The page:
|Title||Sensory Evaluation of E-Liquid Flavors by Smelling and Vaping Yields Similar Results|
|Author(s)||Krüsemann, Erna J.Z.; Wenng, Franziska M.; Pennings, Jeroen L.A.; Graaf, Kees de; Talhout, Reinskje; Boesveldt, Sanne|
|Source||Nicotine & Tobacco Research 22 (2020)5. - ISSN 1462-2203 - p. 798 - 805.|
Sensory Science and Eating Behaviour
Mathematical and Statistical Methods - Biometris
|Publication type||Refereed Article in a scientific journal|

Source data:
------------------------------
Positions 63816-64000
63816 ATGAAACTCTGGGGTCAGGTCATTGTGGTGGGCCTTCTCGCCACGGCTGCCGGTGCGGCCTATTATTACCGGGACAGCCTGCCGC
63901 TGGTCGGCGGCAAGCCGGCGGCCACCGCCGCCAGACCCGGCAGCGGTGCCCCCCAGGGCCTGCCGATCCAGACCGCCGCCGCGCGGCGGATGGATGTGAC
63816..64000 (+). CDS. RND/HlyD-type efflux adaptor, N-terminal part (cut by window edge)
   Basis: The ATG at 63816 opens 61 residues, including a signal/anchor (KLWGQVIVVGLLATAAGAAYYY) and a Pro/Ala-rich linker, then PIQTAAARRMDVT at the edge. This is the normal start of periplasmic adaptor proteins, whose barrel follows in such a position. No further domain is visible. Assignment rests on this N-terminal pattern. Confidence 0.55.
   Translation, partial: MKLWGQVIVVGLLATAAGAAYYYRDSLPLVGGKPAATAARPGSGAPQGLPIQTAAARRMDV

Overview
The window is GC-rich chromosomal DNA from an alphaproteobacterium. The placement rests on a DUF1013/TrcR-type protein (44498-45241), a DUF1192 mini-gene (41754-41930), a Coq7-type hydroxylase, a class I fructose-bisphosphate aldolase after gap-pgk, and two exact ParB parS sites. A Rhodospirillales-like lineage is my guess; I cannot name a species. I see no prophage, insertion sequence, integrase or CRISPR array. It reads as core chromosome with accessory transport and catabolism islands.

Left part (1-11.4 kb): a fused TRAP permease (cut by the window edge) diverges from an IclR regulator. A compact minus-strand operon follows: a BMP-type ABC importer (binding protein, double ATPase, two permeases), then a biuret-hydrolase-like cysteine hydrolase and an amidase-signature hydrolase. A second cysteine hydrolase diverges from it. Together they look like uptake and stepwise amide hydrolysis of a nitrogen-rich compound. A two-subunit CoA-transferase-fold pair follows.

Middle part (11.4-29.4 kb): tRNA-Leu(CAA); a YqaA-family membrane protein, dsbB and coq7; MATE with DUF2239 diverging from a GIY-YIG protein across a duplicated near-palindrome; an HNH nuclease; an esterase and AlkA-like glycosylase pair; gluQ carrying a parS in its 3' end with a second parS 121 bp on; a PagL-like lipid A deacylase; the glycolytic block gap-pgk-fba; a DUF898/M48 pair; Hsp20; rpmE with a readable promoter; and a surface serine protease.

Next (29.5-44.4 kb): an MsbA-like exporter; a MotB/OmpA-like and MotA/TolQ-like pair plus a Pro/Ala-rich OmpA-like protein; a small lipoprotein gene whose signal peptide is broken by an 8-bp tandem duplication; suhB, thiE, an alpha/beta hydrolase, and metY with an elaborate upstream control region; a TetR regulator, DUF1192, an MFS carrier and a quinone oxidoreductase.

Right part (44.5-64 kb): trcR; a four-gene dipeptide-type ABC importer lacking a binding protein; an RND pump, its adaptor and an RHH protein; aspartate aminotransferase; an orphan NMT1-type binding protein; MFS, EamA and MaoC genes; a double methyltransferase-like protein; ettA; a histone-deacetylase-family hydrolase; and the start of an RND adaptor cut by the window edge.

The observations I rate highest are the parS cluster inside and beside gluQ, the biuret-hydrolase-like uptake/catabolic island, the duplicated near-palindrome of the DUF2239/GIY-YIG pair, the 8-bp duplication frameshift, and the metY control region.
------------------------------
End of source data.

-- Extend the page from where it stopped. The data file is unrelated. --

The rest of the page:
INTRODUCTION: Sensory research on e-liquid flavors can be performed by means of smelling and vaping. However, data comparing smelling versus vaping e-liquid flavors are lacking. This study aims to investigate if smelling could be an alternative to vaping experiments by determining the correlation for hedonic flavor assessment between orthonasal smelling and vaping of e-liquids, for smokers and nonsmokers. METHODS: Twenty-four young adult smokers (mean age 24.8 ± 9.3) and 24 nonsmokers (mean age 24.9 ± 7.7) smelled and vaped 25 e-liquids in various flavors. Participants rated liking, intensity, familiarity, and irritation on a 100-mm Visual Analog Scale. Pearson correlations within and between smelling and vaping were calculated. Differences between user groups were calculated using t tests. RESULTS: Correlation coefficients between smelling and vaping based on mean group ratings were 0.84 for liking, 0.82 for intensity, 0.84 for familiarity, and 0.73 for irritation. Means of the within-subjects correlation coefficients were, respectively, 0.51, 0.37, 0.47, and 0.25. Correlations between smelling and vaping varied across individuals (ranging from -0.27 to 0.87) and flavors (-0.33 to 0.81). Correlations and mean liking ratings did not differ between smokers and nonsmokers. CONCLUSIONS: The strong group-level correlations between orthonasal smelling and vaping e-liquid flavors justify the use of smelling instead of vaping in future research. For example, smelling could be used to investigate differences in e-liquid flavor liking between (potential) user groups such as nicotine-naïve adolescents. The more modest within-subject correlations and variation across individuals and flavors merit caution in using smelling instead of vaping in other types of experiments. IMPLICATIONS: This study supports the use of orthonasal smelling (instead of vaping) e-liquids to measure hedonic flavor perception in some studies where vaping would be inappropriate or not feasible. Examples of research situations where smelling e-liquids may be sufficient are (1) investigating nicotine-naïve individuals (ie, nonusers), (2) investigating individuals under legal age for e-cigarette use (ie, youth and adolescents), (3) investigating brain responses to exposure of e-liquid flavors using functional magnetic resonance imaging or electroencephalogram, and (4) comparing hedonic flavor assessment between adolescent nonusers and current smokers to provide support for future regulations on e-liquid flavors.